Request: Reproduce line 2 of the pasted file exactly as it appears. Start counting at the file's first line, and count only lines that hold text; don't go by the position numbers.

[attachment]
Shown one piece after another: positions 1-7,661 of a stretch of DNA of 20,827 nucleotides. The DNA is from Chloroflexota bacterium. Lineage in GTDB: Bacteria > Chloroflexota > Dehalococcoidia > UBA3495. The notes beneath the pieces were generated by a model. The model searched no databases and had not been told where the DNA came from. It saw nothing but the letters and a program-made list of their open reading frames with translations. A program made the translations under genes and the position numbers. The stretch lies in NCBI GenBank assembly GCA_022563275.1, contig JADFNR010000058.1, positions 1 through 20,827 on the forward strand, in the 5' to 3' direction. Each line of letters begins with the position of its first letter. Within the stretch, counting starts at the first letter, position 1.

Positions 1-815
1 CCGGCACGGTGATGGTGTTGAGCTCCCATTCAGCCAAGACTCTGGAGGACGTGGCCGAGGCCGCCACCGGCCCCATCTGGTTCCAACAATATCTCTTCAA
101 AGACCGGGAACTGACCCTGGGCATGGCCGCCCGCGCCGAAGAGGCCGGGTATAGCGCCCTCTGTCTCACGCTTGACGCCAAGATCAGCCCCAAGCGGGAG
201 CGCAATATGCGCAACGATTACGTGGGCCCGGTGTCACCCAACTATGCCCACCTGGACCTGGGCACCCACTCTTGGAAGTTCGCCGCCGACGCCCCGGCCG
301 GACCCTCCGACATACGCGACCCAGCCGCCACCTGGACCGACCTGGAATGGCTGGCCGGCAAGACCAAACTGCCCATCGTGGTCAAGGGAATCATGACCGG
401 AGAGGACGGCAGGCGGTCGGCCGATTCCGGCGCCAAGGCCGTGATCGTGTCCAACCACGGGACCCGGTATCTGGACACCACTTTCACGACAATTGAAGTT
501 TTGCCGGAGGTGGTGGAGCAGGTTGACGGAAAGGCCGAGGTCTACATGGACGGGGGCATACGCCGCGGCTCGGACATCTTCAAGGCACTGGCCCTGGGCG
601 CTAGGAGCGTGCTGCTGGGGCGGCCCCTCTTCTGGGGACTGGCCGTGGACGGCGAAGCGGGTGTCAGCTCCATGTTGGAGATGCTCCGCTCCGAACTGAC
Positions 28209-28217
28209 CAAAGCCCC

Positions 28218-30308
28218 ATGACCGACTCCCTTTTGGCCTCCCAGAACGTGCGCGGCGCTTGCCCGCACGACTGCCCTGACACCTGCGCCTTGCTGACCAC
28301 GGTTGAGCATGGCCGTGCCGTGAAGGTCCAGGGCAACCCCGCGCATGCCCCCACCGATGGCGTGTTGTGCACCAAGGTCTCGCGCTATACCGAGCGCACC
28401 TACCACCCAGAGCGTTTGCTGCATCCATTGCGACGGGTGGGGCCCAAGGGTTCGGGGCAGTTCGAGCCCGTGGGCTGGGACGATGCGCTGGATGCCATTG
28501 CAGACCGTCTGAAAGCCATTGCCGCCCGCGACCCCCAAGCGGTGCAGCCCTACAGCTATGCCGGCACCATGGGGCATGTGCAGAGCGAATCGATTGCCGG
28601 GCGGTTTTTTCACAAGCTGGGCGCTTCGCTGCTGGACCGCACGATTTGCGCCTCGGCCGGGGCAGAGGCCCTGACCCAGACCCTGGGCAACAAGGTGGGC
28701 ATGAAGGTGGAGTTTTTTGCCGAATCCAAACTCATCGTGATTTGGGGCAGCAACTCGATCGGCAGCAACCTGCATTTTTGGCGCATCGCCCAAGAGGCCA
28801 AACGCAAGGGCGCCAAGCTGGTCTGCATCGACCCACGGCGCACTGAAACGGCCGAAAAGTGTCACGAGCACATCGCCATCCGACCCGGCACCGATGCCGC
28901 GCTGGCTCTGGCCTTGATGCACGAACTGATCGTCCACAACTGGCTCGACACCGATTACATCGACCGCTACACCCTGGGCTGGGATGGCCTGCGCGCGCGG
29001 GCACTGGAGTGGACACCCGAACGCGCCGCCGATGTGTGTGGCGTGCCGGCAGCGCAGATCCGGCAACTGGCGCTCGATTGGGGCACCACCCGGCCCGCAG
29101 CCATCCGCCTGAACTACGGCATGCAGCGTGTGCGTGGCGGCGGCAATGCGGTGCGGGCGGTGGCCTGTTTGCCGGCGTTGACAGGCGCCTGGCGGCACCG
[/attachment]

Positions 1-815